- The German 1st Army crosses the Gette River in Belgium today, and find that the Belgian army has retreated in the night. The Germans are furious that the Belgians have escaped destruction. Perhaps not coincidentally, the village of Aerschot, between Brussels and the Gette River, suffers the first mass execution - 150 civilians are rounded up and shot.
- The French Army of Alsace, operating between 1st Army and the Swiss border, recaptures Mulhouse today. However, its commander, General Paul-Marie Pau, is suspicious of the combat effectiveness of the reserve divisions, and otherwise restricts his activity to securing the Vosges, despite the fact that he is directly opposed by only four German Landwehr divisions. Pau's inactivity allows the German 7th Army to threaten the right flank of the French 1st Army, which pulls the latter southward to cover the threat. This in turn further draws the French 1st Army away from the French 2nd Army.
- Still ten miles east of Gumbinnen, François argues to Prittwitz that the Russian 1st Army should be attacked again - the Russians were disorganized by their advance and prior fighting, insisted François. Prittwitz knew that initiating battle east of the Angerapp would mean abandoning the defensive positions the Germans had established there. On the other hand, the Germans had intercepted a message from General Paul von Rennenkampf, commander of the Russian 1st Army, to one of his corps commanders, ordering that the army will rest on the 20th to bring up supplies and restore cohesion. Prittwitz worries that if the Russian 1st Army delays its advance to the Angerapp, there will not be enough time to defeat them and redeploy southwestwards against the Russian 2nd Army. Prittwitz decides instead to attack along the lines suggested by François - his corps will attack tomorrow morning, while the two and a half corps along the Angerapp will march east to join.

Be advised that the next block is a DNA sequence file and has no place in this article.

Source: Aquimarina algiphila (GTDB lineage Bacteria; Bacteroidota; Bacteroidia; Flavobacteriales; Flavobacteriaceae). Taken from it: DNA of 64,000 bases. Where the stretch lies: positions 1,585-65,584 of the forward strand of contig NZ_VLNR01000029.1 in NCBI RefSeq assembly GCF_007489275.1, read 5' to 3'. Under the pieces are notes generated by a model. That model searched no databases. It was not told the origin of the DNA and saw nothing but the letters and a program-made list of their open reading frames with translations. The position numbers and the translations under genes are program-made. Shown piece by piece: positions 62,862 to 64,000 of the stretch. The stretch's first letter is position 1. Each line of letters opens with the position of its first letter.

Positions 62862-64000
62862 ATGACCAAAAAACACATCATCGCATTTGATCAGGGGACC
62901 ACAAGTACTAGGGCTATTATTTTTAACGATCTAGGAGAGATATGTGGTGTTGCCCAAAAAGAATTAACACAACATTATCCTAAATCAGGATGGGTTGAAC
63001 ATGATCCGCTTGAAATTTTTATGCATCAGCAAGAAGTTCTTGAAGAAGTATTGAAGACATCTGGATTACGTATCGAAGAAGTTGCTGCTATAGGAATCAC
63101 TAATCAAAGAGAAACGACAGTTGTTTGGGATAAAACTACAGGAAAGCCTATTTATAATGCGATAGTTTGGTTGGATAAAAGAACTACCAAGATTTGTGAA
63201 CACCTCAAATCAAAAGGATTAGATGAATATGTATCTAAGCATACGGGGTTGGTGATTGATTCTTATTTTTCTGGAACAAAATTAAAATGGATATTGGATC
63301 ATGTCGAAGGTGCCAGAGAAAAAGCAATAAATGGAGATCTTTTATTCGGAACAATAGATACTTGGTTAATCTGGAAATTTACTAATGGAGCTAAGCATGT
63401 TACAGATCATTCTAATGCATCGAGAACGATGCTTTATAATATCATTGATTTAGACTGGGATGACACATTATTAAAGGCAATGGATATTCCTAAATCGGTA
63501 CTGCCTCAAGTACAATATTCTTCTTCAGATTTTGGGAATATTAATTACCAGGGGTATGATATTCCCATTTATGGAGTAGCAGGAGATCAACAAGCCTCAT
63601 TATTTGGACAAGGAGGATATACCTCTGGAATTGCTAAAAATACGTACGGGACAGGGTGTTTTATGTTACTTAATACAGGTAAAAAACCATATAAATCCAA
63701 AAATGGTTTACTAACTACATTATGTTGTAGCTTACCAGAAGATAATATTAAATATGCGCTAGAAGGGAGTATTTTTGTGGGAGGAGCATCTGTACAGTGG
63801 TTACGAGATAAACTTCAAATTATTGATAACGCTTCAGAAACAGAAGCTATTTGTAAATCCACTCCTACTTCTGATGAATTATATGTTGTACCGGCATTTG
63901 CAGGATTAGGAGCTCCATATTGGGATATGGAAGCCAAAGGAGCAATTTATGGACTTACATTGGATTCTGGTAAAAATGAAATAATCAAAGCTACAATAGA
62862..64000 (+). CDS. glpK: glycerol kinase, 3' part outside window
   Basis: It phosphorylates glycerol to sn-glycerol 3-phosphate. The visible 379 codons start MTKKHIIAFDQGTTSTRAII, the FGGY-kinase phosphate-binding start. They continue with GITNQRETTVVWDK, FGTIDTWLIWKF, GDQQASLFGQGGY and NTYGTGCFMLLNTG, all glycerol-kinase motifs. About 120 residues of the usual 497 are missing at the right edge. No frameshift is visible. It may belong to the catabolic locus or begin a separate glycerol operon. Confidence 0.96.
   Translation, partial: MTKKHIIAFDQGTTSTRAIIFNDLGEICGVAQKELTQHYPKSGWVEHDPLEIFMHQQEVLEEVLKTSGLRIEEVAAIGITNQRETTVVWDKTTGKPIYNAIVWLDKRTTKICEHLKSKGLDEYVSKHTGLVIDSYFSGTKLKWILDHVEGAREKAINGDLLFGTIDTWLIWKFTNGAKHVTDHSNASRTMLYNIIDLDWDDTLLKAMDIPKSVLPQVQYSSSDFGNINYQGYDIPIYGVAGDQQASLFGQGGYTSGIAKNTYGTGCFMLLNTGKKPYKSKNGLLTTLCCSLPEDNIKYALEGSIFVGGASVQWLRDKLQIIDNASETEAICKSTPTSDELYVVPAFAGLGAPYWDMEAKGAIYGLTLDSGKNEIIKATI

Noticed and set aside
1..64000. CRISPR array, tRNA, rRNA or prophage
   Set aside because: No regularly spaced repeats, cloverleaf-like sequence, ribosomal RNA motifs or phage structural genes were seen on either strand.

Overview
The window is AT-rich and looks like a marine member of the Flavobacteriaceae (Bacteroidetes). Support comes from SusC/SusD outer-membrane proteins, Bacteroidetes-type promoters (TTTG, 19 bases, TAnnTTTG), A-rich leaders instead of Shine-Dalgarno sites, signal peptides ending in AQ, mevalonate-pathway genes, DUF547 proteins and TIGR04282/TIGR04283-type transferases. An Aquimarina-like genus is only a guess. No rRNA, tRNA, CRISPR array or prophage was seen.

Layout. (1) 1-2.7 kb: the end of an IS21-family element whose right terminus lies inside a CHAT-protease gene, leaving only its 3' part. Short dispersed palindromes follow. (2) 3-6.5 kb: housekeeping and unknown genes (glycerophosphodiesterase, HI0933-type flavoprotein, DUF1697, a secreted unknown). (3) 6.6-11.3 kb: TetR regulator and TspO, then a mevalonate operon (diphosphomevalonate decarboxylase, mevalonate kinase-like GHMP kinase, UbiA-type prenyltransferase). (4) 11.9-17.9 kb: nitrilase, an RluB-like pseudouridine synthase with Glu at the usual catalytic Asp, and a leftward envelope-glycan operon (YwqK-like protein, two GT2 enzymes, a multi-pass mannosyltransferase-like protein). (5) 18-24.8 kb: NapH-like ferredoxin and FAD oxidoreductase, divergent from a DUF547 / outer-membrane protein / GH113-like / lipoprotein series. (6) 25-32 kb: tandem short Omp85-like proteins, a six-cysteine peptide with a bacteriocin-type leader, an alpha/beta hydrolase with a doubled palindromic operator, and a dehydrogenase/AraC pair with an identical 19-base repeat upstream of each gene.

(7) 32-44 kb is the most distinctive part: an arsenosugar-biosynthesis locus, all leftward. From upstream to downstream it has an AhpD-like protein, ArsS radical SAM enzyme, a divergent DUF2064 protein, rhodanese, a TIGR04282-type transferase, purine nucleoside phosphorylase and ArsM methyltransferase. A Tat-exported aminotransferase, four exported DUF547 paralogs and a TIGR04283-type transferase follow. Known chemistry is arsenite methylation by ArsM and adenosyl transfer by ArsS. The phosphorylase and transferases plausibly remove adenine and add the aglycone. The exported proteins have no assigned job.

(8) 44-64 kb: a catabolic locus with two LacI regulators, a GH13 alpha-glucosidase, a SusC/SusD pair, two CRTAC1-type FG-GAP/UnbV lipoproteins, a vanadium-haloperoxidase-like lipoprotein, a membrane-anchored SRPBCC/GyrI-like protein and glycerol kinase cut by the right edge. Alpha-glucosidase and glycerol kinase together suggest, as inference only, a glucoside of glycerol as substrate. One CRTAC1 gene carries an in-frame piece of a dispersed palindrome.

- The main Austro-Hungarian offensive against Russia begins today, with 1st and 4th Armies advancing north from Galicia into Russian Poland, in the direction of Lublin and Cholm. Conrad's plan, to the extent that he has one, is to cut off the western portion of Russian Poland, isolating and destroying the Russian armies there. In this maneouver he had hoped to be joined by a German force advancing south from East Prussia as the other half of the pincer. Moltke has since disabused Conrad of this notion, yet Conrad persists with this operation. Moreover, the position of 1st and 4th Armies will worsen the further north they go. The Galician frontier resembles a half moon, and its length expands as the front moves into Russia. Thus the flanks of 1st and 4th Armies, and in particular the right flank of 4th Army, arrayed to the east of 1st Army, will be exposed. To the south, 3rd Army and whatever elements of 2nd Army that arrive are undertake an 'active defense' of the eastern portion of Galicia. In practice, the commander of 3rd Army interprets this as a full advance into Russia. This leaves 3rd Army even more exposed than 1st and 4th Armies, with the added complication that its lesser size makes it much less capable of meeting whatever Russian resistance it encounters.
- In response to the defeat suffered on the night of the 16th, the commander of the Austro-Hungarian 5th Army orders VIII Corps to retreat behind the Drina River. While a necessary decision in light of the losses of VIII Corps - one division alone had lost a third of its strength on the 16th - it leaves the other corps of 5th Army - XIII Corps - unsupported in Serbian territory.
With the growing realization of the failure of 5th Army's offensive, Potiorek's constant demands of Conrad to allow more substantial use to be made of 2nd Army bears limited fruit - Conrad agrees to temporarily transfer IV Corps to 5th Army, and the unit launches an attack from the Sabac bridgehead against the Serbian 2nd Army. The offensive makes some headway, but just as the Serbs appear about to give way, Conrad orders the effort called off, to allow for transfer of the corps to Galicia.